As it happens to be the name I have taken for myself, I could not resist
imparting a few gleanings on the lore of the Rowan tree. I'll try not
to ramble (although after all, it IS a member of the Rose family).
The correct Latin name is Sorbus Aucuparia, and this is used
for the European Mountain Ash, called Rowan. The common name derives
from the area of Southern Scotland/Northern England, where they are
frequently found. The name refers to the red of the berries (and of
the twigs--if you look closely), and may be related to a Scandinavian
word for the colour. Another species, that of Sorbus Americana, refers
to the American Mountain Ash, which is smaller than its European cousin
and generally has berries of a more orange colour. In the fall, the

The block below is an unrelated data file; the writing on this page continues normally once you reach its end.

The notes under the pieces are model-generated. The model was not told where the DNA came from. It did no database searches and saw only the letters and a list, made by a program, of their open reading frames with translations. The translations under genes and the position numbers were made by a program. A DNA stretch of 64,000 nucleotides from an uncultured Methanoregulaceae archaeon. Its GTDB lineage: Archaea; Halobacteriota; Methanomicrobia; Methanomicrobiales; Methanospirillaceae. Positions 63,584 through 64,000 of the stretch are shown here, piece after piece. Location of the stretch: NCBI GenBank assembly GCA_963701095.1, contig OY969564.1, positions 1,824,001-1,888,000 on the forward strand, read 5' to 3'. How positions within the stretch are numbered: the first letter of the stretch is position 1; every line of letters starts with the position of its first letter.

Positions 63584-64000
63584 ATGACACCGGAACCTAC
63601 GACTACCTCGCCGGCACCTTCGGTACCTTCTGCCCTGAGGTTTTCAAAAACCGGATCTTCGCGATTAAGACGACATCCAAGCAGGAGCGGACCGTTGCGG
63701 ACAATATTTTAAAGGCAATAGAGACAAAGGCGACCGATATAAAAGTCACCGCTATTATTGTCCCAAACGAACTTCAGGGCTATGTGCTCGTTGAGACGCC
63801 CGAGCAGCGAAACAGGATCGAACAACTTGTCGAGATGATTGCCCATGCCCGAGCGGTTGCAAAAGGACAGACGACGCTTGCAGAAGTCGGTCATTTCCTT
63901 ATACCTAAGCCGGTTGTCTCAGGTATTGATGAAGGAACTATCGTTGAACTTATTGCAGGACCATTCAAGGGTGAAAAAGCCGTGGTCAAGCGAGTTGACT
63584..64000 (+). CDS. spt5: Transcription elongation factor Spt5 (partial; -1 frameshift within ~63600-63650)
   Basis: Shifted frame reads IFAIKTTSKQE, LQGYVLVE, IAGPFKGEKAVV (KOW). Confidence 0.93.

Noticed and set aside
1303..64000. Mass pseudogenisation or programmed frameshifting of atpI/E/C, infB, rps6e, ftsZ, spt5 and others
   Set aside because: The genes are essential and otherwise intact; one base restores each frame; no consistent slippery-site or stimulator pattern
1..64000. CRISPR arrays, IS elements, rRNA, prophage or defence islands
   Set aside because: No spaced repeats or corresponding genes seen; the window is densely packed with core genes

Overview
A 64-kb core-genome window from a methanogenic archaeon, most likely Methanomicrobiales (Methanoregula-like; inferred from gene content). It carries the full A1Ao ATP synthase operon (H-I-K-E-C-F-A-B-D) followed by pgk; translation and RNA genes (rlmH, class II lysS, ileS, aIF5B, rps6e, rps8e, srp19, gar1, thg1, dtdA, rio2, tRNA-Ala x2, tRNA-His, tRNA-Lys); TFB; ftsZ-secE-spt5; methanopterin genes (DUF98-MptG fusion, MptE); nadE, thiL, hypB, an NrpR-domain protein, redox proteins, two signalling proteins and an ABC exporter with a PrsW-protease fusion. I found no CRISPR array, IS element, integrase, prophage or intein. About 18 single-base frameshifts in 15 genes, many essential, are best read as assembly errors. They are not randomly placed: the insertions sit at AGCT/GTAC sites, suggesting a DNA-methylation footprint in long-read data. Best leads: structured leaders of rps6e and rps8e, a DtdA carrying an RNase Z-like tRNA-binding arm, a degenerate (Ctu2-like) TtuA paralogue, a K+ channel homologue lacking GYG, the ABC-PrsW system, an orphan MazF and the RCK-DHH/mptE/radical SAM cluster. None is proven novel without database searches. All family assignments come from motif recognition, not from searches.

European Rowan's leaves turn red. The American one turns yellow. That's
one way to tell which you may see. Incidently, the Latin Aucuparia refers
to "lying in wait to catch birds," which makes sense, as the berries are
quite good for wildlife. I don't have my herbal near me but I do seem
to recall that the berries contain Vitamins C and A, and are therefore a
good winter preventative of scurvy. Other medicinal uses include a laxative,
astringent, douche, and against diarrhea, fever, hemorrhoids, and sore throat.
Dried berries are used to flavour liqueurs, and an ale was brewed from the
berries in ancient Wales but the recipe is considered lost. Jam may also
be made from the berries. Its bark will dye wool grey. Its wood is used
for tools and fenceposts.
I will follow this post with one relating to the cultural significances
of Rowan, if you haven't been totally bored by my rantings yet.
Elisabeth Eilir Rowan
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